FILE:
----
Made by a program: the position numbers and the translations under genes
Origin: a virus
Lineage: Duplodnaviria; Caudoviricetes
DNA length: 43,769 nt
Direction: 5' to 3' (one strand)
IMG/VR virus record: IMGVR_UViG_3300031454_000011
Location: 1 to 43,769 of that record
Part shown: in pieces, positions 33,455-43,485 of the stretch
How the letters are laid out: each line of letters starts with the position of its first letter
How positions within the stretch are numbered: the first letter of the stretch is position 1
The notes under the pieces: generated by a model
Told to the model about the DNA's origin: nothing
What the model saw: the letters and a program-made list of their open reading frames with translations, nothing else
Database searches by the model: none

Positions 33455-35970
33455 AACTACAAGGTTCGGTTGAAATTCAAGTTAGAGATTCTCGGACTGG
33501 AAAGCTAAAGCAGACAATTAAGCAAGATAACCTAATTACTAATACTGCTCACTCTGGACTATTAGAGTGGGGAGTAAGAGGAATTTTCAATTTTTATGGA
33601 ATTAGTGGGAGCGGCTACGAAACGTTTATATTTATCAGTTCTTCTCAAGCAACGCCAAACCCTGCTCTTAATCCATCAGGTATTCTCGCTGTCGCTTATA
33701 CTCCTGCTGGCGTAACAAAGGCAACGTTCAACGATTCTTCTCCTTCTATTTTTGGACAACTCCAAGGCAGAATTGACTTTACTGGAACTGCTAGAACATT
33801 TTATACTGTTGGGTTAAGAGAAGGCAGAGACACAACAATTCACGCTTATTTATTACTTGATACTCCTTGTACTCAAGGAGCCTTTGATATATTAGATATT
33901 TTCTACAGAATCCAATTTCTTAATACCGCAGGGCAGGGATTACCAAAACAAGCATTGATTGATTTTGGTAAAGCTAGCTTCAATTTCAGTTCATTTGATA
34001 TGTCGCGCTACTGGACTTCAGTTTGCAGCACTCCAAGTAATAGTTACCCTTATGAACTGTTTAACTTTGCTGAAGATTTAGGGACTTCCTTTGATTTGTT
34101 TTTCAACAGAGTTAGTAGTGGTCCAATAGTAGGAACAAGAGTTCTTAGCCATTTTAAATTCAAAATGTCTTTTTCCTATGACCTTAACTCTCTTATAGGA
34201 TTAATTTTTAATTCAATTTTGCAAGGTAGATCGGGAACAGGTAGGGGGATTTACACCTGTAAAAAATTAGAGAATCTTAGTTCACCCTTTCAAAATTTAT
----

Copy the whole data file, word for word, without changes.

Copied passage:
Made by a program: the position numbers and the translations under genes
Origin: a virus
Lineage: Duplodnaviria; Caudoviricetes
DNA length: 43,769 nt
Direction: 5' to 3' (one strand)
IMG/VR virus record: IMGVR_UViG_3300031454_000011
Location: 1 to 43,769 of that record
Part shown: in pieces, positions 33,455-43,485 of the stretch
How the letters are laid out: each line of letters starts with the position of its first letter
How positions within the stretch are numbered: the first letter of the stretch is position 1
The notes under the pieces: generated by a model
Told to the model about the DNA's origin: nothing
What the model saw: the letters and a program-made list of their open reading frames with translations, nothing else
Database searches by the model: none

Positions 33455-35970
33455 AACTACAAGGTTCGGTTGAAATTCAAGTTAGAGATTCTCGGACTGG
33501 AAAGCTAAAGCAGACAATTAAGCAAGATAACCTAATTACTAATACTGCTCACTCTGGACTATTAGAGTGGGGAGTAAGAGGAATTTTCAATTTTTATGGA
33601 ATTAGTGGGAGCGGCTACGAAACGTTTATATTTATCAGTTCTTCTCAAGCAACGCCAAACCCTGCTCTTAATCCATCAGGTATTCTCGCTGTCGCTTATA
33701 CTCCTGCTGGCGTAACAAAGGCAACGTTCAACGATTCTTCTCCTTCTATTTTTGGACAACTCCAAGGCAGAATTGACTTTACTGGAACTGCTAGAACATT
33801 TTATACTGTTGGGTTAAGAGAAGGCAGAGACACAACAATTCACGCTTATTTATTACTTGATACTCCTTGTACTCAAGGAGCCTTTGATATATTAGATATT
33901 TTCTACAGAATCCAATTTCTTAATACCGCAGGGCAGGGATTACCAAAACAAGCATTGATTGATTTTGGTAAAGCTAGCTTCAATTTCAGTTCATTTGATA
34001 TGTCGCGCTACTGGACTTCAGTTTGCAGCACTCCAAGTAATAGTTACCCTTATGAACTGTTTAACTTTGCTGAAGATTTAGGGACTTCCTTTGATTTGTT
34101 TTTCAACAGAGTTAGTAGTGGTCCAATAGTAGGAACAAGAGTTCTTAGCCATTTTAAATTCAAAATGTCTTTTTCCTATGACCTTAACTCTCTTATAGGA
34201 TTAATTTTTAATTCAATTTTGCAAGGTAGATCGGGAACAGGTAGGGGGATTTACACCTGTAAAAAATTAGAGAATCTTAGTTCACCCTTTCAAAATTTAT